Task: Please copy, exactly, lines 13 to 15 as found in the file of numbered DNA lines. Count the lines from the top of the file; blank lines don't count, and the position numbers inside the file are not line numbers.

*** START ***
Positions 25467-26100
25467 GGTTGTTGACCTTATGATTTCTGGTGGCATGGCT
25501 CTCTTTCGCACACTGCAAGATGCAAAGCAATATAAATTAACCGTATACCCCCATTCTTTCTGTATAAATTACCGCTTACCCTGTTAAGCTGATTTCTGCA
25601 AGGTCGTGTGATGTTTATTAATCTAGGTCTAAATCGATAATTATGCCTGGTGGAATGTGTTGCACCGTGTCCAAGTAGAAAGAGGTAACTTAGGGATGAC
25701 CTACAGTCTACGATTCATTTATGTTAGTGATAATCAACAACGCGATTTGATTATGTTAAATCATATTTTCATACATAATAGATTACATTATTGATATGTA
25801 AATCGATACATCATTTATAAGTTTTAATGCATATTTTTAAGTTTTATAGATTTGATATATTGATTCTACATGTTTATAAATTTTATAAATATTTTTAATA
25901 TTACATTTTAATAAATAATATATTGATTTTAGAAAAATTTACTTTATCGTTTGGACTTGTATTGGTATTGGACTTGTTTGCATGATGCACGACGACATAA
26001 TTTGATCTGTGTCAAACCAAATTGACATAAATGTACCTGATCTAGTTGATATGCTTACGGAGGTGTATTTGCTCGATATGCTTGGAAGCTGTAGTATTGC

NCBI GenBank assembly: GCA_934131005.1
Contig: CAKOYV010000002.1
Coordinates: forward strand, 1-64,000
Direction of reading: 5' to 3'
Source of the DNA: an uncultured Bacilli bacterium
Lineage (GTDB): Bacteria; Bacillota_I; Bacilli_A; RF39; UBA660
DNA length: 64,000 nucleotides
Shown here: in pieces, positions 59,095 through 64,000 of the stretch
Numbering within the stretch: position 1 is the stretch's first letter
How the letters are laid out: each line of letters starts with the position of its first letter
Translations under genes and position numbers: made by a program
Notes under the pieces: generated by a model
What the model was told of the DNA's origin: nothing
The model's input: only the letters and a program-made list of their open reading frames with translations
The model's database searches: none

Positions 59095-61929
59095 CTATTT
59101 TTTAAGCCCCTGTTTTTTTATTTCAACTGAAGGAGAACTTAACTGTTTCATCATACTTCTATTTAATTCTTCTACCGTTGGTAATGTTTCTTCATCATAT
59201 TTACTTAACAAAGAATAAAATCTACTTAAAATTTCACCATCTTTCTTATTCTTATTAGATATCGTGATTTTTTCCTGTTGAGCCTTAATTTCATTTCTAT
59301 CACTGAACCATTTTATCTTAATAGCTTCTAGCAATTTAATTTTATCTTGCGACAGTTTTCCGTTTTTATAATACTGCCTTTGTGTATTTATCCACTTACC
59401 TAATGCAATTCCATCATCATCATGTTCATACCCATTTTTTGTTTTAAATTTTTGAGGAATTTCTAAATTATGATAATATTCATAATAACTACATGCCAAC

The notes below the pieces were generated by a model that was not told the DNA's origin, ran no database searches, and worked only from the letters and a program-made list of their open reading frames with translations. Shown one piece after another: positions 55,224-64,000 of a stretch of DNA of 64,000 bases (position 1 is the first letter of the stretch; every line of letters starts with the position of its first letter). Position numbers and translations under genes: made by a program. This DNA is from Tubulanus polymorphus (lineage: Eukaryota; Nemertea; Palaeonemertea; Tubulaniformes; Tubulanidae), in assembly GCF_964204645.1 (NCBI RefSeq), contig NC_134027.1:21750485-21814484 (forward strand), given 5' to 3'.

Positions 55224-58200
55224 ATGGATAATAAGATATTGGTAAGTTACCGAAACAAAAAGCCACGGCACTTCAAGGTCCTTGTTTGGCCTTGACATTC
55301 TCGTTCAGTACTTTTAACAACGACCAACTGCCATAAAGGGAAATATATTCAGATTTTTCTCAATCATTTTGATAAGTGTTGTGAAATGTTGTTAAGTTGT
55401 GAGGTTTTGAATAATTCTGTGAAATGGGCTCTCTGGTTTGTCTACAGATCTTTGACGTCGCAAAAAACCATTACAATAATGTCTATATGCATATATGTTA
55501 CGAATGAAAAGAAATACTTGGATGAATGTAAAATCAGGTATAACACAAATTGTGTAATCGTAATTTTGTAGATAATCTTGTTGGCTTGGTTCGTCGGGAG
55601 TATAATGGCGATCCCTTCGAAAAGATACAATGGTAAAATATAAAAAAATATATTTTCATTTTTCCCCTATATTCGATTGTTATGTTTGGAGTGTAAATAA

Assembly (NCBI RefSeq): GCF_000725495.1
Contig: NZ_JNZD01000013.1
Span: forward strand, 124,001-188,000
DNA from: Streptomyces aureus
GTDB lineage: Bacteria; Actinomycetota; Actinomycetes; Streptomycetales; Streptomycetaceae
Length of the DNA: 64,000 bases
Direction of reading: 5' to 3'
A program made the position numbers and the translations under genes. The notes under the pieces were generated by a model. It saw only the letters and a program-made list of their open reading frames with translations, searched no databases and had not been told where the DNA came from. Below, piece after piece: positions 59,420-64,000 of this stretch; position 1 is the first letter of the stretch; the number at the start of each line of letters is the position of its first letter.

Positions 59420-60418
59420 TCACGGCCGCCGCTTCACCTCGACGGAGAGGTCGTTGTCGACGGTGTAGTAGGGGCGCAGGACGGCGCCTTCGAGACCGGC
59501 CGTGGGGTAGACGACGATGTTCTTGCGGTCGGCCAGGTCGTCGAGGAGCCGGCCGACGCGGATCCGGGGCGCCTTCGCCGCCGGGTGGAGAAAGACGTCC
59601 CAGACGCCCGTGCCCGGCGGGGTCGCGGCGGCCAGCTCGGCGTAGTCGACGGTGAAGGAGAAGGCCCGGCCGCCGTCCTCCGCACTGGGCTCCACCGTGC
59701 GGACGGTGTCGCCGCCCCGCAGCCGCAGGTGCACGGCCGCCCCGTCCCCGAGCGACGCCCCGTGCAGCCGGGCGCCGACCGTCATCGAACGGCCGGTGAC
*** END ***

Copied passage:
Source of the DNA: an uncultured Bacilli bacterium
Lineage (GTDB): Bacteria; Bacillota_I; Bacilli_A; RF39; UBA660
DNA length: 64,000 nucleotides